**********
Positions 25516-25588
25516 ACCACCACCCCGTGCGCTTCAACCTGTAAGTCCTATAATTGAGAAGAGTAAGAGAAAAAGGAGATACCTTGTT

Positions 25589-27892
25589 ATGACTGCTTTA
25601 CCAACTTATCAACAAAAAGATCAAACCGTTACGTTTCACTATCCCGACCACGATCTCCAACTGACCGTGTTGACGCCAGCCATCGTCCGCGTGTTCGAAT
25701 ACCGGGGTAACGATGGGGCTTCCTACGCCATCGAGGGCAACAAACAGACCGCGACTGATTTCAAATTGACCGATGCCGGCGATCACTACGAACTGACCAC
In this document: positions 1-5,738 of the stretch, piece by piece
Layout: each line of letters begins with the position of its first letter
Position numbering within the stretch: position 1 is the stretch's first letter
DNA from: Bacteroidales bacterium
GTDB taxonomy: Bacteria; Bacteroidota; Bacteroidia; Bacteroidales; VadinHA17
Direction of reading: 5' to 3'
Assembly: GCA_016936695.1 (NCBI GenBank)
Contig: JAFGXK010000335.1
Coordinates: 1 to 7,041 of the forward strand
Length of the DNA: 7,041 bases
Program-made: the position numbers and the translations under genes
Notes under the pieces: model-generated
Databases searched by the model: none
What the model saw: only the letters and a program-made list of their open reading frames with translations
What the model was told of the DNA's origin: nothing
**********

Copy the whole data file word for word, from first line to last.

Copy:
Positions 25516-25588
25516 ACCACCACCCCGTGCGCTTCAACCTGTAAGTCCTATAATTGAGAAGAGTAAGAGAAAAAGGAGATACCTTGTT

Positions 25589-27892
25589 ATGACTGCTTTA
25601 CCAACTTATCAACAAAAAGATCAAACCGTTACGTTTCACTATCCCGACCACGATCTCCAACTGACCGTGTTGACGCCAGCCATCGTCCGCGTGTTCGAAT
25701 ACCGGGGTAACGATGGGGCTTCCTACGCCATCGAGGGCAACAAACAGACCGCGACTGATTTCAAATTGACCGATGCCGGCGATCACTACGAACTGACCAC
In this document: positions 1-5,738 of the stretch, piece by piece
Layout: each line of letters begins with the position of its first letter
Position numbering within the stretch: position 1 is the stretch's first letter
DNA from: Bacteroidales bacterium
GTDB taxonomy: Bacteria; Bacteroidota; Bacteroidia; Bacteroidales; VadinHA17
Direction of reading: 5' to 3'
Assembly: GCA_016936695.1 (NCBI GenBank)
Contig: JAFGXK010000335.1
Coordinates: 1 to 7,041 of the forward strand
Length of the DNA: 7,041 bases
Program-made: the position numbers and the translations under genes
Notes under the pieces: model-generated
Databases searched by the model: none
What the model saw: only the letters and a program-made list of their open reading frames with translations
What the model was told of the DNA's origin: nothing